A 25 year old John Lewis being beaten on “Bloody Sunday,” March, 7, 1965.
The fight for equality and racial justice has lost two great titans, Rep. John Lewis and Rev. C.T. Vivian. Both worked alongside Dr. Martin Luther King, Jr. during the 1960s, risking their lives to ensure freedom for millions of Americans. Throughout their lives and careers, Lewis and Vivian continued to serve as activists, advocates, educators and allies for social progress. Lewis’ voice from the podium and Vivian’s from the pulpit always championed equality, justice, and freedom.
In the 1960s, Lewis was chairman of the Student Nonviolent Coordinating Committee, one of the key organizations behind the 1963 March on Washington, where he was the youngest keynote speaker. In 1965, Lewis helped lead the march from Selma to Montgomery, Alabama to protest discriminatory practices that prevented Black people from voting in the South. Their route took them to Selma’s Edmund Pettus Bridge, named after a high-ranking officer in the Confederate Army, a man who served as a Grand Dragon in the Ku Klux Klan. On March 7, Lewis and his fellow marchers were met by heavily armed local and state police who attacked them with clubs, fracturing Lewis’ skull, on what became known as “Bloody Sunday.” Images from that “Bloody Sunday” shocked the nation and galvanized support for the Voting Rights Act of 1965, signed into law by President Lyndon B. Johnson that year.
Lewis, a Democrat who served as a U.S. Representative for more than three decades, was called “the moral conscience of Congress” because of his belief in a nonviolent fight for civil rights. His passion for equal rights was backed by a long record of action that included dozens of arrests during protests against racial and social injustice. By his own count, Lewis was arrested more than 40 times. The Congressional Black Caucus, of which Lewis was the longest serving member, said “The world has lost a legend; the civil rights movement has lost an icon, the city of Atlanta has lost one of its most fearless leaders, and the Congressional Black Caucus has lost our longest serving member… John Lewis was known as the conscience of our caucus.”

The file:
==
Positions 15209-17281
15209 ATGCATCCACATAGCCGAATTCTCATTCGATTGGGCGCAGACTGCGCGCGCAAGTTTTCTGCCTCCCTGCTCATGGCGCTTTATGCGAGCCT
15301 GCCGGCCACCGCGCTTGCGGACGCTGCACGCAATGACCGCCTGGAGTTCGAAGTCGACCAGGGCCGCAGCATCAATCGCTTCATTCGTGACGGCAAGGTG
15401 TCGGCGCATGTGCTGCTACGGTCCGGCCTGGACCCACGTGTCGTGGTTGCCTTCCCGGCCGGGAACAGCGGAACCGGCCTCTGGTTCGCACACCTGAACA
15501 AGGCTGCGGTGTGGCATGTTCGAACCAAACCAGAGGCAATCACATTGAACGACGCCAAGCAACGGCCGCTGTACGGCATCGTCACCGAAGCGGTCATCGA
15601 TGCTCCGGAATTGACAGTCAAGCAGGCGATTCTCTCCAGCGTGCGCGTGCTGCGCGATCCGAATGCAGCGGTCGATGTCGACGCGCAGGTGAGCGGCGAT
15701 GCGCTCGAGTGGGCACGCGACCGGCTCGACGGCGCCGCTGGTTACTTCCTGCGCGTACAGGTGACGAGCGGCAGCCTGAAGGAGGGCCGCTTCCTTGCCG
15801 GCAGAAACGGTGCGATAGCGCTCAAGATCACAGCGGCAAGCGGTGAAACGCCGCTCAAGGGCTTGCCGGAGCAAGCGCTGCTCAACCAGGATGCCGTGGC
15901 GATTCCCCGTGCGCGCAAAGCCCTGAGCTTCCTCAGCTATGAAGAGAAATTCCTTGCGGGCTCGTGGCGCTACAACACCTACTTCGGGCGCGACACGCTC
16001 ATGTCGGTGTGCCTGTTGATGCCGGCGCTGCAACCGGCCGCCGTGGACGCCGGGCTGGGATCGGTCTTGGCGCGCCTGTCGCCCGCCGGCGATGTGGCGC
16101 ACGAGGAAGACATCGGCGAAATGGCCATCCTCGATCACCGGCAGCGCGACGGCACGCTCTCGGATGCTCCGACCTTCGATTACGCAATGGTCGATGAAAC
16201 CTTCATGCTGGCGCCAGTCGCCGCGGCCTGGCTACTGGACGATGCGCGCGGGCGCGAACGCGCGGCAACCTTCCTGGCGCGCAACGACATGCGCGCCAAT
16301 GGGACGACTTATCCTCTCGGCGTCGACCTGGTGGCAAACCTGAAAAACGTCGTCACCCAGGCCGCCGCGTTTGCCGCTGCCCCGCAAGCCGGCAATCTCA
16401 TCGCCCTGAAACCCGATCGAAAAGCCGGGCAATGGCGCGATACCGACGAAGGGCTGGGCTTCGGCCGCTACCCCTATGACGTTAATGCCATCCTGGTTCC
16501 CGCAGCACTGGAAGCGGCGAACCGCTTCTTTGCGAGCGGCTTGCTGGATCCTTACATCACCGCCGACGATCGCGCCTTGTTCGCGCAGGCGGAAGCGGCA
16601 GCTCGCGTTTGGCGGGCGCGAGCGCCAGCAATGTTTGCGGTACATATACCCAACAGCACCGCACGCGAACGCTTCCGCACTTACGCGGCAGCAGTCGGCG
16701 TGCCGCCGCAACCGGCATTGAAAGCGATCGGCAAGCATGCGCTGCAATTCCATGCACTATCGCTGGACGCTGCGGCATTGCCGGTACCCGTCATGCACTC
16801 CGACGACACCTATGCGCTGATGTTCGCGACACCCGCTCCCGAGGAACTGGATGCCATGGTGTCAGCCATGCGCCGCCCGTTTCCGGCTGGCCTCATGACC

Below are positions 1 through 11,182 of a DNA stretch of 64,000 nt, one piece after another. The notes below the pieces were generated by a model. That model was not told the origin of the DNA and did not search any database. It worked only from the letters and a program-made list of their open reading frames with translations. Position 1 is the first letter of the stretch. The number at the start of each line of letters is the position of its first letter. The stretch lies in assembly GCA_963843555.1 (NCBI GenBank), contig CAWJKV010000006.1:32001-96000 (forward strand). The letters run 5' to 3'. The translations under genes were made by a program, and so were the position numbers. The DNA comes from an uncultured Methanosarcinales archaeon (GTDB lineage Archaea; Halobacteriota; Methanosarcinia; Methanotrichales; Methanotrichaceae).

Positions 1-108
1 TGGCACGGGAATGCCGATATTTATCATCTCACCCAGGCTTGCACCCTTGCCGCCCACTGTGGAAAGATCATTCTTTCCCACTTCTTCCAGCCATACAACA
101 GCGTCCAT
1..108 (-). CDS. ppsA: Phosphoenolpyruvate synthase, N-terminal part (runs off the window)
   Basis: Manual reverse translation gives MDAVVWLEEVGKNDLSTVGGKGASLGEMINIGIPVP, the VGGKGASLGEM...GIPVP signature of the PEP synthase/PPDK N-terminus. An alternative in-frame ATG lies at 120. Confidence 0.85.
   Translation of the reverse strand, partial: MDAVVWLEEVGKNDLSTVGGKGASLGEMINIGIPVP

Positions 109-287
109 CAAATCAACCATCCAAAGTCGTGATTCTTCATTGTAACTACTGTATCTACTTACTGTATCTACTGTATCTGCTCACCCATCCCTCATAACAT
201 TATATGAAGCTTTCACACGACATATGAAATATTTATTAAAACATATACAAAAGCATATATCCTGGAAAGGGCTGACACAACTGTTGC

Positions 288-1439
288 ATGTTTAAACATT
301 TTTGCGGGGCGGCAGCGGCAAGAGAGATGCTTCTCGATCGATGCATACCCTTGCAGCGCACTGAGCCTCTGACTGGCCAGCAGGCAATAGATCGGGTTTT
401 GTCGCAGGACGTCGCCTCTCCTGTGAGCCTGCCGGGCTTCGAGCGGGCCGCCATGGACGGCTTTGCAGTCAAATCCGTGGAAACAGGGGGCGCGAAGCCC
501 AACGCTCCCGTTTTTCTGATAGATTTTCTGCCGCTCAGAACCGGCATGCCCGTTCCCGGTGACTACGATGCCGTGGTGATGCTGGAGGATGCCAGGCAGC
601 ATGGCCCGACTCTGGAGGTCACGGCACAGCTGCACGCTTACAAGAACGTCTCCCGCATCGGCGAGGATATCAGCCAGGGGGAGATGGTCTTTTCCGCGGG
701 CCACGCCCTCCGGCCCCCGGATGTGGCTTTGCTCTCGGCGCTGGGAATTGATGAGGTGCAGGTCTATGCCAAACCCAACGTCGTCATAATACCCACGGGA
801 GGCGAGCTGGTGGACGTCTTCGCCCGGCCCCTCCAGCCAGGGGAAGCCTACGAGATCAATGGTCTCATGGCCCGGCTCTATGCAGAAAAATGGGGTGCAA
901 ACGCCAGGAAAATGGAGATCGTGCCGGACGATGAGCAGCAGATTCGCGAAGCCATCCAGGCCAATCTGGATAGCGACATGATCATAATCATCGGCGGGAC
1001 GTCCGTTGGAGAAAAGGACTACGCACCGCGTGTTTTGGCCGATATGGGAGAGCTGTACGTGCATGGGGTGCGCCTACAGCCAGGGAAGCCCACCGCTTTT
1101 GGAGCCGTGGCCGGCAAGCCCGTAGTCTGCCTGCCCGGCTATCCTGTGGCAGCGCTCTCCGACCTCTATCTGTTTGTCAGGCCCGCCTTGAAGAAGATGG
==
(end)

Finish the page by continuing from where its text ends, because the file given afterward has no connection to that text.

C.T. Vivian was also a giant in the civil rights movement and in the broader struggle for racial equality. Working alongside Dr. King, he served as the national director of affiliates of the Southern Christian Leadership Conference (SCLC). And, like Lewis, he was also one of the Freedom Riders—civil rights activists who rode through southern states in 1961 and after to challenge the non-enforcement of the Supreme Court decisions making segregated public buses, bus terminals and other public facilities unconstitutional.
Indeed, Vivian’s civil rights actions started far earlier than most civil rights leaders with his first nonviolent protest in 1947—a lunch counter sit-in in Peoria, Illinois. Vivian had a strong religious upbringing, and he and other ministers founded the Nashville Christian Leadership Conference, an affiliate of the SCLC. The group helped organize scores of sit-ins and civil rights marches.
After years of arrests, confrontations and steadfast demands for justice, both Lewis and Vivian received the highest civilian honor from the nation’s first Black President when Obama awarded them the Presidential Medal of Freedom. Those seeking to cause “good trouble” and work towards justice without violence will always be able to look to their example. We at Mobilization for Justice are honored and determined to continue the legacy of these civil rights icons by fighting for equal justice for all.